Montreal Canadiens: Can Marc Bergevin hold injuries as the culprit?

Montreal Canadiens (Photo by Minas Panagiotakis/Getty Images)
Montreal Canadiens (Photo by Minas Panagiotakis/Getty Images) /

Marc Bergevin spoke to the Montreal Canadiens media and stated injuries as one of the key things that have been holding the team back. Fair or unfair?

Ilya Kovalchuk was the story of Friday as it seemed Marc Bergevin had his phone on and on max volume. It started with a depth transition acquiring Andrew Sturtz for Mike Reilly leading into Marco Scandella from the Buffalo Sabres for a fourth-round pick. Friday was the peak of crazy in the city of Montreal as the team announced the signing of Kovalchuk for the remainder of the season.

Acquiring Kovalchuk after all he’s been through in the last year and a half is intriguing on multiple fronts. The veteran still wanted an opportunity to play in the NHL as his performance with the Los Angeles Kings was forgettable. That said, Kovalchuk was able to put up numbers with the Kings last year, including 16 goals, which is likely the thought process behind the deal.

Low-risk, high-reward.

That being said, Kovalchuk wasn’t the only thing that has had Habs fans talking. Bergevin made a particular comment which triggered more fury within the ones who are already very frustrated with how the year has played out. When asked about the state of the team and how they’ve gotten to this point, Bergevin said:

"I believe if we were healthy, we would be in a playoff spot right now."

Sounds familiar to some of Bergevin’s responses during the 2017-18 season as well, doesn’t it? And let’s not forget the comment on Carey Price that same year where if he were better, the team would’ve made the playoffs.

So let’s break this down. Bergevin is right in the sense of the Montreal Canadiens being slammed with the force of the injury bug. Jonathan Drouin, Joel Armia, Paul Byron and most recently Brendan Gallagher are all out of the lineup.

Drouin and Armia were well on their way to having career years, while Gallagher and Byron are critical pieces of the team’s overall character (not trying to make a joke). It also helps that Gallagher has been good for 30 goals in his last two seasons.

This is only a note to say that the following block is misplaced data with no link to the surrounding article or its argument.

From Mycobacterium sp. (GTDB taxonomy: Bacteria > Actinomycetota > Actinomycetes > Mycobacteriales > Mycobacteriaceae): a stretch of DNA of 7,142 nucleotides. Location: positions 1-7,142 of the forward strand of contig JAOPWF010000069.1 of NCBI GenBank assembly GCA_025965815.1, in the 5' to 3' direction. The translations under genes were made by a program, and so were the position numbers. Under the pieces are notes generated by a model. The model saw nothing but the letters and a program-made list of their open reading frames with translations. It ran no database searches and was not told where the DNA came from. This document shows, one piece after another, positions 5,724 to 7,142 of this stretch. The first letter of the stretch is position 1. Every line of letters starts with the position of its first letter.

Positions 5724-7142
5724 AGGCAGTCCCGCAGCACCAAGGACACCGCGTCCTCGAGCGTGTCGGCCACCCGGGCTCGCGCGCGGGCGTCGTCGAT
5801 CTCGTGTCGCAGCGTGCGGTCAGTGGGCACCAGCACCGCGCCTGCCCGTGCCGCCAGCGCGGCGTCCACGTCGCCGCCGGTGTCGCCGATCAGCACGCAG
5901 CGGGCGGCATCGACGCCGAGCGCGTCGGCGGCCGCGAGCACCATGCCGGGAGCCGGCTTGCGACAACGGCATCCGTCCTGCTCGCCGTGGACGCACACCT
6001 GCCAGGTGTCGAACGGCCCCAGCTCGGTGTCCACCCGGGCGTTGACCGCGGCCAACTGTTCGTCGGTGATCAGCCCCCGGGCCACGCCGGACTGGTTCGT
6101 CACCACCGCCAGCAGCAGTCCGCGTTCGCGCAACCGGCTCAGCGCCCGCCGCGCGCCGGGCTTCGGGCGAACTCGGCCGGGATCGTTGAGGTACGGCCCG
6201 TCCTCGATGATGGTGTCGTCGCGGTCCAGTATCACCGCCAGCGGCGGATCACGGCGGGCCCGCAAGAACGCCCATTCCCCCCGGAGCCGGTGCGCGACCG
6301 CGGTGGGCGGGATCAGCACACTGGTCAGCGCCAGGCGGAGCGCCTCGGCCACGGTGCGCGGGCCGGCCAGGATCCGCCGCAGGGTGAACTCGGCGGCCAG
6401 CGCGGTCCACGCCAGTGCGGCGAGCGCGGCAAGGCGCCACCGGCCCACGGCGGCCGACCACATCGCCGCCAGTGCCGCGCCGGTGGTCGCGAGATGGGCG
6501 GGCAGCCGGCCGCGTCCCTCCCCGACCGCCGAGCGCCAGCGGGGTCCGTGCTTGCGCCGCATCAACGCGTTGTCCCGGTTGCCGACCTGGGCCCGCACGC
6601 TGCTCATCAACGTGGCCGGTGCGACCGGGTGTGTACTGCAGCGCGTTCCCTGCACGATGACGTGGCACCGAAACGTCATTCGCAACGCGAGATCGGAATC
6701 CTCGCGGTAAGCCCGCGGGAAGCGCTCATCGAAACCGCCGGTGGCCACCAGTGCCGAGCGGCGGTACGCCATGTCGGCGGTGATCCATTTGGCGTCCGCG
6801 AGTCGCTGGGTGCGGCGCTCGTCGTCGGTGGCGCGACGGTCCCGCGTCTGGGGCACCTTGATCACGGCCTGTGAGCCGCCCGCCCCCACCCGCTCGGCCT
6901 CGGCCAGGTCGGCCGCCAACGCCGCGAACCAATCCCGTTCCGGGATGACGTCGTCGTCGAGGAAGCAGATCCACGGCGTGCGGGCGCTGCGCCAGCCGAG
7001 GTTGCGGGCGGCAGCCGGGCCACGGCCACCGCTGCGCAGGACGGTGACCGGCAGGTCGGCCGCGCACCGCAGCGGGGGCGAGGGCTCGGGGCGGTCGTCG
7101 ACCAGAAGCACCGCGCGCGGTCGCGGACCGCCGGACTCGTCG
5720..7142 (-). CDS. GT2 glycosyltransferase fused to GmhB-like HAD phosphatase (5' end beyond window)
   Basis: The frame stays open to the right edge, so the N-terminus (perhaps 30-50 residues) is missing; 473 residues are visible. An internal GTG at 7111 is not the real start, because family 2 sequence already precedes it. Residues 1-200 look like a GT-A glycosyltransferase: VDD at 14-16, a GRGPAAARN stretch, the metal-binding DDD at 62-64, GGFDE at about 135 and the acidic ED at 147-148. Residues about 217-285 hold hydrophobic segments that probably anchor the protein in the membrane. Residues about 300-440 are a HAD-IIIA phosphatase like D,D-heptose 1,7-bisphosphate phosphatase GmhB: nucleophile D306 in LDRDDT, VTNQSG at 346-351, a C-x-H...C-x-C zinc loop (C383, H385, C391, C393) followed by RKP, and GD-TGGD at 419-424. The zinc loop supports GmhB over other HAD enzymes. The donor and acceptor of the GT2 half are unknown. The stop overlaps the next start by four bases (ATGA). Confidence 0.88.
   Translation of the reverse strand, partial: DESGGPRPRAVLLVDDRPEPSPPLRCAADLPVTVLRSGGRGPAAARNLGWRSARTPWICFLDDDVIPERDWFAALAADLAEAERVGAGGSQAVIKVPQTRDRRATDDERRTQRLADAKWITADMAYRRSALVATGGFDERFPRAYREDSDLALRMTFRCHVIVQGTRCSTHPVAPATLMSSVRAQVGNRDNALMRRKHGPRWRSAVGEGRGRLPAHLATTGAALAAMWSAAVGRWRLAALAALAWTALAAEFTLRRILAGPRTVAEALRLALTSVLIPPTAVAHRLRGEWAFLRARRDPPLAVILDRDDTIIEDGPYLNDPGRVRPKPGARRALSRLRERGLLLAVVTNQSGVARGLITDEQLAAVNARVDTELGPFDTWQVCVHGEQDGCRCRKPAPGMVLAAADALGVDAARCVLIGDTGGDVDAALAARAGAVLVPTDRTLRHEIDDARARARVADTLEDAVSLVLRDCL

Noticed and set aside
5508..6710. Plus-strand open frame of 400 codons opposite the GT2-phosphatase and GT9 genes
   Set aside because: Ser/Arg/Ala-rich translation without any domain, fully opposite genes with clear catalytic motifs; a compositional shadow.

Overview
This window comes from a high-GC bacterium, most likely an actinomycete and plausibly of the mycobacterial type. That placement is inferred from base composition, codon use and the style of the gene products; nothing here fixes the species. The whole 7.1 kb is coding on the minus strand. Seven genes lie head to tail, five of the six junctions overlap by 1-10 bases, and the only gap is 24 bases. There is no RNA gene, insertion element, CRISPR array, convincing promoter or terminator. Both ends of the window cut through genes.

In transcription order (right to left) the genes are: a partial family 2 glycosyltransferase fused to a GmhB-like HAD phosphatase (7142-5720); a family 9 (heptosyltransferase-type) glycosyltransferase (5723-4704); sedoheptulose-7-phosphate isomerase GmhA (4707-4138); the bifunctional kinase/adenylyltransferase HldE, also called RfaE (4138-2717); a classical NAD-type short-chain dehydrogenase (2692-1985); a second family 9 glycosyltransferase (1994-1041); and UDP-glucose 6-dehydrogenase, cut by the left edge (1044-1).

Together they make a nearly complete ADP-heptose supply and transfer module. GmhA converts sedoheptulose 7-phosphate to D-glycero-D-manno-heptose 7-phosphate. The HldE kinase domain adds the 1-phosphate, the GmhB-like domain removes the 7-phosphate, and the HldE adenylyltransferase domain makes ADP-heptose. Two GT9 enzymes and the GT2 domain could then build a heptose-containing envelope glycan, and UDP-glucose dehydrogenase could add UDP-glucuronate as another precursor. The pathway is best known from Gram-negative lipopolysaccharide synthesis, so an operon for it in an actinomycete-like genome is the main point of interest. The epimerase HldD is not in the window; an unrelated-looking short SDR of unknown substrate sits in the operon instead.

On the one hand, it makes sense to look at the injuries and hold that on the team’s performance. On the other, it doesn’t.

The Montreal Canadiens have lost offensive performers, but it’s been their play away from the puck that has cost them games. That little piece of playoff-less venom has followed them since the beginning of the season. Drouin and Armia were on the positive note of that, but it’s a team-wide issue and Price hasn’t been godly enough to make up for all of their mistakes.

Additionally, injuries happen all the time. It’s hard to sympathize with what Bergevin is saying while a team the Pittsburgh Penguins have been losing key pieces all season (Sidney Crosby, Jake Guentzel, and Nick Bjugstad to name a few) but remain a top-ten team in the league.

Another thing that doesn’t work in Bergevin’s favour is the fact that the Montreal Canadiens were relatively healthy last season and still missed. Again, it was poor stretches and defensive play that cost them.

The team isn’t playing at their best, on multiple fronts. It’s a see-saw game of “What stands out” every night. If they’re scoring, they’re giving up a lot. If they shut things down, they can’t produce. That is what the issue is, and it’s continued this way.

Next. Where Will Kovalchuk Fit?. dark

Perhaps the alterations can help patch things up a bit, but holding the season on injuries warrants criticism.